The experience made me think of a trip we took to Mexico in the 1980’s.  Among the various places we ventured to was the Pyramids of Teotihuacan.  This was an immense Meso-American city built by the natives around 100 BC.  We walked around exploring and climbing up to the top of the pyramids and when we got to the top of one of them, we found a crowd of people all gathered around listening to an impromptu concert by some Andean musicians who had lugged their instruments to the top and were performing.

    It was such a wonderful and memorable surprise; something that I will always associate with our trip to Mexico.  I hope that our Jam playing at the train station will be an enjoyable memory for some of the vacationers who happened upon our playing.

    Because of the weather is no longer very conducive to playing outside in McBride, our small group is now playing inside at the Legion Hall.  We are not welcoming visitors because of Covid restrictions.  It’s not as fun as what we experienced outside, but it is what it is and so far, we are still able to get together to play.

View my paintings at:


Tuesday, 21 September 2021

Common Snipe

    The other day I noticed this bird pecking around in the banks of my pond.  I didn’t know what it was and after some research discovered it was a “Common Snipe”  (I don’t know what an Uncommon Snipe looks like).   I didn’t know that Snipes were shore birds.  The only reference to Snipes I had ever come across in my life was a “Snipe Hunt”.  That is a trick you play on people.

    My cousin and I heard about Snipe hunts in a western, I think.  Some cowboys were going to play a trick on some dude that came into town.  They started talking to him about going on a Snipe Hunt and he became interested in going.  They told him he could be the one to hold the bag.  They took him way out in the middle of nowhere and told him to stay there, holding the bag close to the ground, while they spread out to herd the Snipes toward him.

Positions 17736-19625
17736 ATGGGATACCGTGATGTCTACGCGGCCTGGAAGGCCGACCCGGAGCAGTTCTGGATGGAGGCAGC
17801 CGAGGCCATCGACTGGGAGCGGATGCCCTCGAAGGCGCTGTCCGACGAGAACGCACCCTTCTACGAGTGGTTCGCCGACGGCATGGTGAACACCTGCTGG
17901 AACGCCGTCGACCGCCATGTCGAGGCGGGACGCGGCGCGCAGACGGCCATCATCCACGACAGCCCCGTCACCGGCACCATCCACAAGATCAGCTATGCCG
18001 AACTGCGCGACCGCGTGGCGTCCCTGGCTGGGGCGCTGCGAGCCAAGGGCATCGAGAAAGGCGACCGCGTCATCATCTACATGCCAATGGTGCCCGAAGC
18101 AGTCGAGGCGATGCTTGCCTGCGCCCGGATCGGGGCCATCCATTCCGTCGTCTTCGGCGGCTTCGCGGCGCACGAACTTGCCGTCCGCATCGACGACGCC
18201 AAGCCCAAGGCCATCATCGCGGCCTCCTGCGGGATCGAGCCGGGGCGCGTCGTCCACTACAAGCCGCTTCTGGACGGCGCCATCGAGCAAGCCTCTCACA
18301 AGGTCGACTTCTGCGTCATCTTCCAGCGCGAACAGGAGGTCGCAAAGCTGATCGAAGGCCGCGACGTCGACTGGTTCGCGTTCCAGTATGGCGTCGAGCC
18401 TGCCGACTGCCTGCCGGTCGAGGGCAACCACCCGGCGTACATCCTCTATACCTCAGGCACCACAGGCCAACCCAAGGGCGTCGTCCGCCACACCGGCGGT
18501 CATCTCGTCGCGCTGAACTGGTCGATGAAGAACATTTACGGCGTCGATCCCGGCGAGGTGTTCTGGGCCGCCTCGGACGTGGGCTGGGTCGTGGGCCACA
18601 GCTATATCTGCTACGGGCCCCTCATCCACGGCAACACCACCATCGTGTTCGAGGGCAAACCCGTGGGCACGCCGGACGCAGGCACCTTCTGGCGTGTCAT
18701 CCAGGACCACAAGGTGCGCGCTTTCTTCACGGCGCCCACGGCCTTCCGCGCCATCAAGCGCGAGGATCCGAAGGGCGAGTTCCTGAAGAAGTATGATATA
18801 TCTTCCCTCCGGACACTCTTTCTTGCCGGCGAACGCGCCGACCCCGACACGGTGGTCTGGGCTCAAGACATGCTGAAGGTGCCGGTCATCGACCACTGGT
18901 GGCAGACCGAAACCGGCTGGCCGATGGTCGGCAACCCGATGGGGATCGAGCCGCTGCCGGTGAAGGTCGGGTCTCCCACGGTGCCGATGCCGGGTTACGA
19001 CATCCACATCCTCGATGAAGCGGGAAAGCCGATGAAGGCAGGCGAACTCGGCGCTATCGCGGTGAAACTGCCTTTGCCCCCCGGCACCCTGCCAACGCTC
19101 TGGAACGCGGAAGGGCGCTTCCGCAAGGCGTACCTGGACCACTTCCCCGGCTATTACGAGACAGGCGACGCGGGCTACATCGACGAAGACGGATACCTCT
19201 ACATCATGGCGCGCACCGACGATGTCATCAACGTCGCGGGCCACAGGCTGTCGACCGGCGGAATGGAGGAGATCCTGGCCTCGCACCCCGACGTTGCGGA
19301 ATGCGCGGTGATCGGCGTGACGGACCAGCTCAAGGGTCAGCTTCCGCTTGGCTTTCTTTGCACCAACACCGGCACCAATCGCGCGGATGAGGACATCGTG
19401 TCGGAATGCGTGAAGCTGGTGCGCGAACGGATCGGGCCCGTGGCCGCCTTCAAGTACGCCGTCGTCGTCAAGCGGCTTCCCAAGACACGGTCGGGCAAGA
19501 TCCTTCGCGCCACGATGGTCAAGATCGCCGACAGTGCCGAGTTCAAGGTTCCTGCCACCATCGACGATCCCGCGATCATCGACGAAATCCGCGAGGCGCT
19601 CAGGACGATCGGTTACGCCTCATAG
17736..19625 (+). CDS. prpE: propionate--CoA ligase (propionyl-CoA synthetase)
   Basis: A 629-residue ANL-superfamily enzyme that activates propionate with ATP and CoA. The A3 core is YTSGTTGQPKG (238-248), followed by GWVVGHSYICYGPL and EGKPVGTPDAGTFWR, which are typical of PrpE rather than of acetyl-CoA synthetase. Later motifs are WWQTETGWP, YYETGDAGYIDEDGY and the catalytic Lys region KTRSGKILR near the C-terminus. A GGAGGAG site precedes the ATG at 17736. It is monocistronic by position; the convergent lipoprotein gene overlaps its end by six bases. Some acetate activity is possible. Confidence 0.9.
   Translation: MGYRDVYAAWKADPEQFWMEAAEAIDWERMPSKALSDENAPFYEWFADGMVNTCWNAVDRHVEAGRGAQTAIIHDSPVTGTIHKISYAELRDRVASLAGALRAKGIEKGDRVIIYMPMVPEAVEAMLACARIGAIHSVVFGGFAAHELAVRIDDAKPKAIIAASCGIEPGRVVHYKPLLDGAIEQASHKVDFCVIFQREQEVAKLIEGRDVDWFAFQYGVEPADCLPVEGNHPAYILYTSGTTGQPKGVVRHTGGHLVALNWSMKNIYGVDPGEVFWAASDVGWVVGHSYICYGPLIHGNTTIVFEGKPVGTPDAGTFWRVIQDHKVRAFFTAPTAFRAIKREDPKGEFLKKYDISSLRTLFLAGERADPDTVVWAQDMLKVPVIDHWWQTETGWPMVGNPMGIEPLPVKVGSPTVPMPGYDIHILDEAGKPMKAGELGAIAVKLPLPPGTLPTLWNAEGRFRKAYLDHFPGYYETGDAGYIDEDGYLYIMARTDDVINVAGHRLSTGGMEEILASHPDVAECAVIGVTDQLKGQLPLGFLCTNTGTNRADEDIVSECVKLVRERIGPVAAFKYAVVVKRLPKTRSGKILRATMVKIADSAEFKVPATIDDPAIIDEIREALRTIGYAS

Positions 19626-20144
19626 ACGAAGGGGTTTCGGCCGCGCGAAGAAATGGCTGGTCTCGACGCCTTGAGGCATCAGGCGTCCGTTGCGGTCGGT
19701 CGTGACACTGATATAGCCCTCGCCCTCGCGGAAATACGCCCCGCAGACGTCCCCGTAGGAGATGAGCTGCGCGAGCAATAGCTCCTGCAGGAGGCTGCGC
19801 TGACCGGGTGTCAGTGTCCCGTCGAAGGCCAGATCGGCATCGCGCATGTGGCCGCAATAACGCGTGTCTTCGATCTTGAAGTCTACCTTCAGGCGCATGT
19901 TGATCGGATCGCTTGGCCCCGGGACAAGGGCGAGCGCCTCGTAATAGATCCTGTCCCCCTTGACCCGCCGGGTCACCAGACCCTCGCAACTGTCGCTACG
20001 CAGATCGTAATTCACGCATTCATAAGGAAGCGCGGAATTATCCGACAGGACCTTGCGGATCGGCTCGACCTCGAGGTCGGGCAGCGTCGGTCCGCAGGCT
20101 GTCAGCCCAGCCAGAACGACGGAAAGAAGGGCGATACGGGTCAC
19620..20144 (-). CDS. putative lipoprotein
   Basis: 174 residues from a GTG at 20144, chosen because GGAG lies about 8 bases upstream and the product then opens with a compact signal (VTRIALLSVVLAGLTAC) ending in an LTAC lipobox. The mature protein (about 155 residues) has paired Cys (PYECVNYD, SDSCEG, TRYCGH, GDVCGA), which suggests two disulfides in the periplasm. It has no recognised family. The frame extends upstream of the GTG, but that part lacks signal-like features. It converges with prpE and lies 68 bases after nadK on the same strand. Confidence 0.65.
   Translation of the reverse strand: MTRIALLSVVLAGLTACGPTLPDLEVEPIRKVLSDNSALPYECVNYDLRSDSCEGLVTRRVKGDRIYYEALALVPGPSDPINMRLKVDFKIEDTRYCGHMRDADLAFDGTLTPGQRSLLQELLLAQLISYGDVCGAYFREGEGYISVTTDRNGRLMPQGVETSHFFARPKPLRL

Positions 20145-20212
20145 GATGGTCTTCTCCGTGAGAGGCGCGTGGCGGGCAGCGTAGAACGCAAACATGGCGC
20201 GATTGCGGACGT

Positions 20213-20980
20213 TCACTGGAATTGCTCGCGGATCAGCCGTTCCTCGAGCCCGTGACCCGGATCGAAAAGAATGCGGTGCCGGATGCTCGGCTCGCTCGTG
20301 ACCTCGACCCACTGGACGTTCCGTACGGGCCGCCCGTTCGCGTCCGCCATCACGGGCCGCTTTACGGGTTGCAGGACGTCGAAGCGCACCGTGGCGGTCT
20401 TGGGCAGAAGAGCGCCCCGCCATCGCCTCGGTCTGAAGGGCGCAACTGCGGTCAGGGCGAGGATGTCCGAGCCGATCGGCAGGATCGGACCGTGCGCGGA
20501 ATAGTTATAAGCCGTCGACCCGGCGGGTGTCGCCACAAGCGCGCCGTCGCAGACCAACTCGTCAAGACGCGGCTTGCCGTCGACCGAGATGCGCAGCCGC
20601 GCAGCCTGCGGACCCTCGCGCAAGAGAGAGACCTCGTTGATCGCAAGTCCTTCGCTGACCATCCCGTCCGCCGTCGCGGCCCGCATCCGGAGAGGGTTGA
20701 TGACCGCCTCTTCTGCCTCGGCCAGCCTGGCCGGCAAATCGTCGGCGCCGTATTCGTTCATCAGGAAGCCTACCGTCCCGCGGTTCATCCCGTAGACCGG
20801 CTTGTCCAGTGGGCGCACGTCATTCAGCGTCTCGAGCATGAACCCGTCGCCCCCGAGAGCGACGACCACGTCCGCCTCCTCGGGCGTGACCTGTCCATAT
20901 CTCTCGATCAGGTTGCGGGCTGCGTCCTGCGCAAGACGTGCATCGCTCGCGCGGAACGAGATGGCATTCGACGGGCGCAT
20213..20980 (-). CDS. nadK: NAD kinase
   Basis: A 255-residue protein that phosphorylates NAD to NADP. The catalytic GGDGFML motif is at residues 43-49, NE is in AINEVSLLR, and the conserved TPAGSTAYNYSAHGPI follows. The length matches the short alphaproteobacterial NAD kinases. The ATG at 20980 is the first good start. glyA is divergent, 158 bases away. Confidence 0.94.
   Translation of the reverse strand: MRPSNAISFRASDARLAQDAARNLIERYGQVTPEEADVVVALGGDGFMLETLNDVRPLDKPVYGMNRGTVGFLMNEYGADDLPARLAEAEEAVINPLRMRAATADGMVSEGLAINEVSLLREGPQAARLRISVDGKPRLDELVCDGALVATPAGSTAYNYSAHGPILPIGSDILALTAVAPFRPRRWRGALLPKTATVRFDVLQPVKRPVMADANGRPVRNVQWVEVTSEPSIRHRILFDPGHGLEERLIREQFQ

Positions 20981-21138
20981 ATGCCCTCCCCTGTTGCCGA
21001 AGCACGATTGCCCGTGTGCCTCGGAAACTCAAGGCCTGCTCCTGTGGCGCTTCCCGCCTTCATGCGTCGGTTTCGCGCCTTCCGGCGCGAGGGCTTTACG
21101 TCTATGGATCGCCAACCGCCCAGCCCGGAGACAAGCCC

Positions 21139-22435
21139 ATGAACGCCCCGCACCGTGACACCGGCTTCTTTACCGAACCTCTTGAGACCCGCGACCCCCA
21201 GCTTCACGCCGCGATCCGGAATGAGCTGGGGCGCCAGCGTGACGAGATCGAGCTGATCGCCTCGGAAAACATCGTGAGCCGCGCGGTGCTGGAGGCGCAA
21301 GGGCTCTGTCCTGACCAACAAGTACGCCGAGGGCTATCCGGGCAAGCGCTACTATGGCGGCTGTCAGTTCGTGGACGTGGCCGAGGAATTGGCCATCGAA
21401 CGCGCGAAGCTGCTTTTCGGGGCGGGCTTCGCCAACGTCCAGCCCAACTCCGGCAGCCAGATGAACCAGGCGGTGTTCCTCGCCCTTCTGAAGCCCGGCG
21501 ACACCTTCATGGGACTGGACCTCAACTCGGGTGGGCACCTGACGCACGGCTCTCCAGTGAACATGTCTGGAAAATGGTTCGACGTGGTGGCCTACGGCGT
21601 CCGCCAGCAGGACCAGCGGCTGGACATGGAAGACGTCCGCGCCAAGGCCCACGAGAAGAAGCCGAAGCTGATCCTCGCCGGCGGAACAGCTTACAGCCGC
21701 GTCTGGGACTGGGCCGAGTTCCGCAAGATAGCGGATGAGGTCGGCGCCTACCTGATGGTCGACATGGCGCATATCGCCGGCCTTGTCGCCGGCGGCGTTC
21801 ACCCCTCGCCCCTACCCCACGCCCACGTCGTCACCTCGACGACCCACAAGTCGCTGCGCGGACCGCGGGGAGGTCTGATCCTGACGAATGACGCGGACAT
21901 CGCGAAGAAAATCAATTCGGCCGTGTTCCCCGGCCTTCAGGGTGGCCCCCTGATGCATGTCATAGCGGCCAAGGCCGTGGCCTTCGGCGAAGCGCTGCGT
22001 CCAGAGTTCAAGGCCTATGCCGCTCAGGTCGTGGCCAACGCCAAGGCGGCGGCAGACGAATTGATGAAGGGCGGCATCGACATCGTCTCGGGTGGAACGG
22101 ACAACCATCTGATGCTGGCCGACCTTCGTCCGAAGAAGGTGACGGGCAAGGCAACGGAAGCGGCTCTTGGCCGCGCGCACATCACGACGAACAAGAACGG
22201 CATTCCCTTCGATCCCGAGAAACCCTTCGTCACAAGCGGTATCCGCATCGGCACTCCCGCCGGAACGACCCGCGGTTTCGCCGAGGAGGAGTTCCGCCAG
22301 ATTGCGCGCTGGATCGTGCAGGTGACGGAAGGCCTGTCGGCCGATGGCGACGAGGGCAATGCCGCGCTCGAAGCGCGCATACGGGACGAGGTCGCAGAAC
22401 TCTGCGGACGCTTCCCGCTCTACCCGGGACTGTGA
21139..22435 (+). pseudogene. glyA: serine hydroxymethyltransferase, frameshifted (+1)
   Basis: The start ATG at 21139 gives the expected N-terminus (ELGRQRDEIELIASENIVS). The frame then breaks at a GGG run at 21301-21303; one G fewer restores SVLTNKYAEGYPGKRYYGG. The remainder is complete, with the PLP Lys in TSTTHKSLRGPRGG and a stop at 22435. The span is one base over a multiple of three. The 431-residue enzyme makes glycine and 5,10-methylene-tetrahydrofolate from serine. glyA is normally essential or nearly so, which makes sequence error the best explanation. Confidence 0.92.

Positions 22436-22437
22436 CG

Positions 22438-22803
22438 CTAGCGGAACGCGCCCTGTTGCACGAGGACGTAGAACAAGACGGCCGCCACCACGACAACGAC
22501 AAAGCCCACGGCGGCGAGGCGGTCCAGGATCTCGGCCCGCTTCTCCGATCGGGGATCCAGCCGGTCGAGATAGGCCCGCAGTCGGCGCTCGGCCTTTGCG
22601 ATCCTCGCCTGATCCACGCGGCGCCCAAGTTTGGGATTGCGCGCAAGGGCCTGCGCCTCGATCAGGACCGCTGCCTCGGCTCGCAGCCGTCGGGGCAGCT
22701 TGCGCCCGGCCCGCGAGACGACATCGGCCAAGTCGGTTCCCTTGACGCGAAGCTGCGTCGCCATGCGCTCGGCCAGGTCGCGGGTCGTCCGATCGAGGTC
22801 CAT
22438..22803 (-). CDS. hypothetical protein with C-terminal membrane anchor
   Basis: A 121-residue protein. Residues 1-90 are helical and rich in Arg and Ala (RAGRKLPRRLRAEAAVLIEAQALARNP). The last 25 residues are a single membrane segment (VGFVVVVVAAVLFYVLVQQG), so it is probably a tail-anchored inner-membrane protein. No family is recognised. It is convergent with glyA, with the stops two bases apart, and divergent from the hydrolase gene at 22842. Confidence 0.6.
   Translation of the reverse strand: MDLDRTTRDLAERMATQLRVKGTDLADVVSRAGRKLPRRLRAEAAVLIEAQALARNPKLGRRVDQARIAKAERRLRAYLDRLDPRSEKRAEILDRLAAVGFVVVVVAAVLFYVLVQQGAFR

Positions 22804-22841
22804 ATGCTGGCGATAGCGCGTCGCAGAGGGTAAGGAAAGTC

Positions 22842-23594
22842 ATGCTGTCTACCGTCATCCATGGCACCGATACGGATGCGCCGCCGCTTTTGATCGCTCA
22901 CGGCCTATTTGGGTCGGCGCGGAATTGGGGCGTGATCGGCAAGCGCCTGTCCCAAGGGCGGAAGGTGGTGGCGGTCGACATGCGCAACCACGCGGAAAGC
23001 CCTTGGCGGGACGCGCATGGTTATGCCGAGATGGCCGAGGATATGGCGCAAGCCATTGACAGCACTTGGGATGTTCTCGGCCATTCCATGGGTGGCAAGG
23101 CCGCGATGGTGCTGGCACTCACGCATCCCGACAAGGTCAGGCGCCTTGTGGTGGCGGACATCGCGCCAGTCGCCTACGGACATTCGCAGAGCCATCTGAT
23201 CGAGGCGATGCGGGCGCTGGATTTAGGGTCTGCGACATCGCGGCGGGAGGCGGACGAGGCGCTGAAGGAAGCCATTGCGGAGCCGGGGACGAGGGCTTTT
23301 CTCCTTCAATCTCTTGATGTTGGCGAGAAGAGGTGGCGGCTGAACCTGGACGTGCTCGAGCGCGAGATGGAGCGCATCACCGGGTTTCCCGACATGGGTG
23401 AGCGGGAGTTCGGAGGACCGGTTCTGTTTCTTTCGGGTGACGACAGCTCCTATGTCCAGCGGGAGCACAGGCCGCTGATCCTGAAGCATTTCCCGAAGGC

Of course, what they did was all go home and leave the poor guy out there all night holding the bag like a fool.

    Upon learning all about a Snipe hunt, my cousin and I thought it was a good trick, so we sought out someone to “hold the bag”.  When one of my cousin’s relatives, a younger kid who seemed naive came for a visit, we organized a Snipe Hunt. 

    We told him we would let him take the prized position of holding the bag.  In the evening, we walked him out to the end of my grandfather’s pasture.  We gave him the bag, told him to stay there and we scrambled off to “herd the snipes”  toward him. 

    We left him there in the pasture as dusk creeped slowly into night.  He eventually found his way back to my grandparent’s house, crying.  My cousin and I got bawled out for leaving him there and I have always felt guilty for doing it.  

    I knew a Snipe was some kind of bird, but since I had first heard about a Snipe Hunt in the context of a western, I always assumed it was some kind of dry land fowl.  It was a surprise to me to find out it was a shore bird and to have one come visit my pond.

Take a gander at my paintings:


Sunday, 19 September 2021

Rain Squall

    It was hard to make ourselves go out for our afternoon walk yesterday, realizing that we were probably going to face heavy rain, but fortunately by the time we got to our  Horseshoe Lake Road destination, the storm had mostly moved on.  However in its wake it left a fairly dramatic sky, with towering gray storm clouds and a veil of rain on the distant mountains.

Take a look at my paintings: